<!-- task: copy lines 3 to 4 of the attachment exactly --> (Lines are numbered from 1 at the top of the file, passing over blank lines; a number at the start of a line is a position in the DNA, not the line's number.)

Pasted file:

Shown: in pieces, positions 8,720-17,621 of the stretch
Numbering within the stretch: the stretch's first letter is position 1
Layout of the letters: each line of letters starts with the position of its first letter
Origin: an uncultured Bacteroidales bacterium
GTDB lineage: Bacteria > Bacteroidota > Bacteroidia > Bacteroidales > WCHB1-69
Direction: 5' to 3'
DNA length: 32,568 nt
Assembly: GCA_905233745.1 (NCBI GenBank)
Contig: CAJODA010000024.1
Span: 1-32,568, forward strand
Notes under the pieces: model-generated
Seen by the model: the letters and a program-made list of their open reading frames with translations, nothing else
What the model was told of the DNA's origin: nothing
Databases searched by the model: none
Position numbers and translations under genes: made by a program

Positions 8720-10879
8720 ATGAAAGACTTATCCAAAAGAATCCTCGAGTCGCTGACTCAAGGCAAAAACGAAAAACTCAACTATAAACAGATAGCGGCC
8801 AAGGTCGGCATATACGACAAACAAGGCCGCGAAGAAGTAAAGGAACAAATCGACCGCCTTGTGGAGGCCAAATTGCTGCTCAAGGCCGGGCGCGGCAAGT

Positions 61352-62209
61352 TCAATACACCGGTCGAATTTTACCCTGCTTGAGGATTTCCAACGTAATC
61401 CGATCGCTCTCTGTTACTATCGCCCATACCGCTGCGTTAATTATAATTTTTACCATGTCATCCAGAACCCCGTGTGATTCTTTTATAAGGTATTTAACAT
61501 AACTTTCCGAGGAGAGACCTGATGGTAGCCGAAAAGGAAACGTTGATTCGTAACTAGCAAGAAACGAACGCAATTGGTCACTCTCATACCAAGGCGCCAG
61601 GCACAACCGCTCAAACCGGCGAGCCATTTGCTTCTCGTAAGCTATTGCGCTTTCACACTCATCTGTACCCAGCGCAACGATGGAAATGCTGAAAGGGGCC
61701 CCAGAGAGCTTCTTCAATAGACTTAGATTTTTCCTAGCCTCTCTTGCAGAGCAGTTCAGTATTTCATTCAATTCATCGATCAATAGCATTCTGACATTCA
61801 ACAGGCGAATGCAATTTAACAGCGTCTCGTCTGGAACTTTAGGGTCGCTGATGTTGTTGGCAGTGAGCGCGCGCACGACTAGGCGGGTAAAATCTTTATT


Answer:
Layout of the letters: each line of letters starts with the position of its first letter
Origin: an uncultured Bacteroidales bacterium